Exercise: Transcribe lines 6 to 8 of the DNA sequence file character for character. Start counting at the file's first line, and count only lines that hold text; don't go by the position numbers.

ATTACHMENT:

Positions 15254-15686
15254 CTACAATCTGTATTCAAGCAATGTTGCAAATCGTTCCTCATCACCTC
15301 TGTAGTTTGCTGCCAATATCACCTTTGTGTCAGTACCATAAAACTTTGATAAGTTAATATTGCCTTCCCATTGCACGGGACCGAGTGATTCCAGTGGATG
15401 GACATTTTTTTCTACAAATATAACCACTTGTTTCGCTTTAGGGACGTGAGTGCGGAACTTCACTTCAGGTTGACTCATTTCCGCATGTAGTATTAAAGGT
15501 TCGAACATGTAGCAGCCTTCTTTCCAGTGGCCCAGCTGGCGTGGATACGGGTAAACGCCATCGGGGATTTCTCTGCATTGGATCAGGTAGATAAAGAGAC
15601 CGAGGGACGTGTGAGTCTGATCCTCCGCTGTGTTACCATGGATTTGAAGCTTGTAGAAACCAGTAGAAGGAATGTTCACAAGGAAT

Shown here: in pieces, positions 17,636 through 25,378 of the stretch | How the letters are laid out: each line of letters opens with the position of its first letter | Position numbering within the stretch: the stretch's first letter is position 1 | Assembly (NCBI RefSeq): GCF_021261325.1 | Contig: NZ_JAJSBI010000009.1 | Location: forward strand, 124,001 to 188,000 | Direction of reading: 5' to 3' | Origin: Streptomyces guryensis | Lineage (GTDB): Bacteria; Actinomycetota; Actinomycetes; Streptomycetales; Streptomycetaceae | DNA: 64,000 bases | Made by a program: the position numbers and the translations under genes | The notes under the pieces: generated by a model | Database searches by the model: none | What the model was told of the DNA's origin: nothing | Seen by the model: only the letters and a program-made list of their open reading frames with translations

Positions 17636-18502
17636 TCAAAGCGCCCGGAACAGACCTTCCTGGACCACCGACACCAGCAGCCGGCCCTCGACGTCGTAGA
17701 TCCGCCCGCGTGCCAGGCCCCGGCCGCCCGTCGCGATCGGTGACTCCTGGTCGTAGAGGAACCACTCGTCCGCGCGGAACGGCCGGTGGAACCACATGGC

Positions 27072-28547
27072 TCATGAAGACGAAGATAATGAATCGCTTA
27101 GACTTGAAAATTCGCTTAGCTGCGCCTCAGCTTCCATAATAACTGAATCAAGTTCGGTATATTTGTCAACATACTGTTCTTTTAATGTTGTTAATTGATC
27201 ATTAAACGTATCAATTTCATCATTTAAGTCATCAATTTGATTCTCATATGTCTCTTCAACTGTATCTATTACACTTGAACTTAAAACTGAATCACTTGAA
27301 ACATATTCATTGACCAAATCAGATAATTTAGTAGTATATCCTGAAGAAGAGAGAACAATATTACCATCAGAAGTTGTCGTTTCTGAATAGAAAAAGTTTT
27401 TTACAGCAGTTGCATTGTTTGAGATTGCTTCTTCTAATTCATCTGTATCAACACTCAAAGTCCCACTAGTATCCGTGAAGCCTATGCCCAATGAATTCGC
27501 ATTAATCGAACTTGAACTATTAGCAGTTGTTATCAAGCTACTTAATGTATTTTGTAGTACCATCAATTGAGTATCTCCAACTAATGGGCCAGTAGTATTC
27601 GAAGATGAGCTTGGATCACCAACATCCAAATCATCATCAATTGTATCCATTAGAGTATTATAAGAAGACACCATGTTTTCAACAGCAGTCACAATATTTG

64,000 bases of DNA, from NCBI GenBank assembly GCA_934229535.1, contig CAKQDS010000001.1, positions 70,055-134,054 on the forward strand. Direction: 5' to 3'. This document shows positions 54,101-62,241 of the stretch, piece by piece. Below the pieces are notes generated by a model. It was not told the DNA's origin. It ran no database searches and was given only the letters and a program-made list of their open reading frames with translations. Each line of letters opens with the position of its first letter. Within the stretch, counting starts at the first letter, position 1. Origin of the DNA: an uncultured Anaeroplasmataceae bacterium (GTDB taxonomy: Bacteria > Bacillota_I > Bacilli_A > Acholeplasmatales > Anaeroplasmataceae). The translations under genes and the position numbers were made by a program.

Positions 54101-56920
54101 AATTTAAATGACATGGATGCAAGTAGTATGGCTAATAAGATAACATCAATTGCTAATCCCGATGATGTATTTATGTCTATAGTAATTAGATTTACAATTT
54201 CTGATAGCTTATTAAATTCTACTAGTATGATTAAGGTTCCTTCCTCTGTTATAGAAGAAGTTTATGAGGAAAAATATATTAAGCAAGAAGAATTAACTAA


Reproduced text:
15601 CGAGGGACGTGTGAGTCTGATCCTCCGCTGTGTTACCATGGATTTGAAGCTTGTAGAAACCAGTAGAAGGAATGTTCACAAGGAAT

Shown here: in pieces, positions 17,636 through 25,378 of the stretch | How the letters are laid out: each line of letters opens with the position of its first letter | Position numbering within the stretch: the stretch's first letter is position 1 | Assembly (NCBI RefSeq): GCF_021261325.1 | Contig: NZ_JAJSBI010000009.1 | Location: forward strand, 124,001 to 188,000 | Direction of reading: 5' to 3' | Origin: Streptomyces guryensis | Lineage (GTDB): Bacteria; Actinomycetota; Actinomycetes; Streptomycetales; Streptomycetaceae | DNA: 64,000 bases | Made by a program: the position numbers and the translations under genes | The notes under the pieces: generated by a model | Database searches by the model: none | What the model was told of the DNA's origin: nothing | Seen by the model: only the letters and a program-made list of their open reading frames with translations

Positions 17636-18502